Yellen's non-move may have put a longer-term floor on the dollar and the euro put in a monster day vs. the greenback, with the CurrencyShares Euro ETF(FXE) - Get Report moving from $110.8 the moment before the statement to $112.19 at the bell. That's the kind of monumental move that will cause tremors in most of the big European manufacturers that have feasted off our companies' weaker sales.

So, if the European stock markets were to have gone up today, it would have been a sign of irrationality, as anyone who follows the largest European exporters knows that the thing they most fear is that the dollar really is done going higher. I am sure, though, we will hear a lot of commentary from those who just endlessly press the need for a hike that Europe's bourses are down because "Yellen did the wrong thing."

That is the real nitty gritty of what happened yesterday. I think it is as simple as saying "raising numbers Procter(PG) - Get Report, cutting numbers Unilever(UL) - Get Report." The competitive advantage of the foreigners in the sector is diminishing now -- believe me, Phillips(PHG) - Get Report feels it over Dividend Stock Advisor portfolio holding General Electric(GE) - Get Report, too. If the U.S. automakers hadn't made such huge bets in China and Latin America, those would be the stocks I would say you should buy off Yellen's move.

What tends to happen, sadly, is that most people will not anticipate this change in currencies that seems to be occurring until after the companies tell them that it's changed. I think that the last reporting period saw most American companies basing their currency views on what amounts to FXE $110. I would also say that most believed that the next stop would be FXE $100.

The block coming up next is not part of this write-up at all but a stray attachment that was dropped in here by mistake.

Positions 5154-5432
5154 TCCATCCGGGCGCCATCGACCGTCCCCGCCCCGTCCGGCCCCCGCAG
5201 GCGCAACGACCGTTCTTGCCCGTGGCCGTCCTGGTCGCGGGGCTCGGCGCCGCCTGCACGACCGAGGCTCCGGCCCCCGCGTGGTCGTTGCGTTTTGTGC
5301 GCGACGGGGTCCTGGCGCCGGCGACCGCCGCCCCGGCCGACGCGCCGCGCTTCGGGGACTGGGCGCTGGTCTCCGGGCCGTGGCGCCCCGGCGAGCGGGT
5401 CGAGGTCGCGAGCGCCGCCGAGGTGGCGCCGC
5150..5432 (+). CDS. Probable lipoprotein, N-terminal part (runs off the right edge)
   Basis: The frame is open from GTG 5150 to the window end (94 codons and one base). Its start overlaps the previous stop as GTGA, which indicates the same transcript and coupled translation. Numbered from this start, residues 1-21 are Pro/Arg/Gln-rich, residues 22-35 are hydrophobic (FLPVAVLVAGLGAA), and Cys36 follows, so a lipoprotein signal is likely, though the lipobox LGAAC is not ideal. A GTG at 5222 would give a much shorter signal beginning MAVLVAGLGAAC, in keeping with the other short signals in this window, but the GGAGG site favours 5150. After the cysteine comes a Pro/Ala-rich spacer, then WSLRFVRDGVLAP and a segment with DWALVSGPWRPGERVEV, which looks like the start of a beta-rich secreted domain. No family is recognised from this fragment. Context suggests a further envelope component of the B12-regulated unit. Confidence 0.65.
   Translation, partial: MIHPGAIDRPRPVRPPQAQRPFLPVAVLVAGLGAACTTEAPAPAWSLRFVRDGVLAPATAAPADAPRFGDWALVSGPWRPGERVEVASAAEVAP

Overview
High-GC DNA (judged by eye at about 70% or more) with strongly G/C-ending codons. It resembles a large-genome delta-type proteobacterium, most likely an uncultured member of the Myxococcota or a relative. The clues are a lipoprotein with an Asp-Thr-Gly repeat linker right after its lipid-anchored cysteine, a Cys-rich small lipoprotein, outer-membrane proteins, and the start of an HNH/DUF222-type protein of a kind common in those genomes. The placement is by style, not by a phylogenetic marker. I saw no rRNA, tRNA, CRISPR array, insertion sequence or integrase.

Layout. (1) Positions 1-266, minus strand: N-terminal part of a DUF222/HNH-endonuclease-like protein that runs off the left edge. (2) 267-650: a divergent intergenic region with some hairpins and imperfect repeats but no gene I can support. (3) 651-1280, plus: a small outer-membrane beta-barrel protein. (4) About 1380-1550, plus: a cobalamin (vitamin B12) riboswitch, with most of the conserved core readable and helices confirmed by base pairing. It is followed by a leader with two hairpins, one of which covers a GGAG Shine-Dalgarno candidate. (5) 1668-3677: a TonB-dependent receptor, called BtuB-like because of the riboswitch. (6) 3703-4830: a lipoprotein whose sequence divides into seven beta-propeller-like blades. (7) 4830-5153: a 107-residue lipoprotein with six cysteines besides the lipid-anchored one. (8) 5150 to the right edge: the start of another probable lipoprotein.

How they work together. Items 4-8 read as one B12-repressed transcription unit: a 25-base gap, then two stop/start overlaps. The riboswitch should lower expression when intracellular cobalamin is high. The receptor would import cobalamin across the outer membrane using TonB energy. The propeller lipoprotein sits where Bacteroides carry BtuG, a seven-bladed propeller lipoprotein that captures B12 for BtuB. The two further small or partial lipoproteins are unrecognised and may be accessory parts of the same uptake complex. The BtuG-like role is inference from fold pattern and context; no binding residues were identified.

Once the companies tell us that they are doing better from a weaker dollar, then the big move will occur. However, just like those who got into the stock market during the period of maximum Fed-head induced uncertainty, those who anticipate this move now, particularly in the currency-sensitive food and drug stocks, will make the most money.

And just like those intrepid traders who rang the register yesterday into the good news of no rate hike, when companies like PepsiCo(PEP) - Get Report and Procter & Gamble get around to saying "wow, we can raise numbers now on the stronger euro," the same smarter money will be selling, not buying.

I know, seems silly. But in the end, as I always tell you, this is a business about earnings estimates and whether a company can beat them and raise forecasts or not. Those companies that can beat and raise will most likely see stocks go higher. Those that meet will see their stocks go nowhere. And those that cut?

They are slated to go down no matter what. Which is why if you do favor higher stock prices, then you are thankful for what Yellen's Fed did -- unless, of course, you favor higher European stock prices, because in that case, she did you no favors when she did nothing yesterday.

At the time of publication, Action Alerts PLUS, which Cramer co-manages as a charitable trust, had no positions in the stocks mentioned.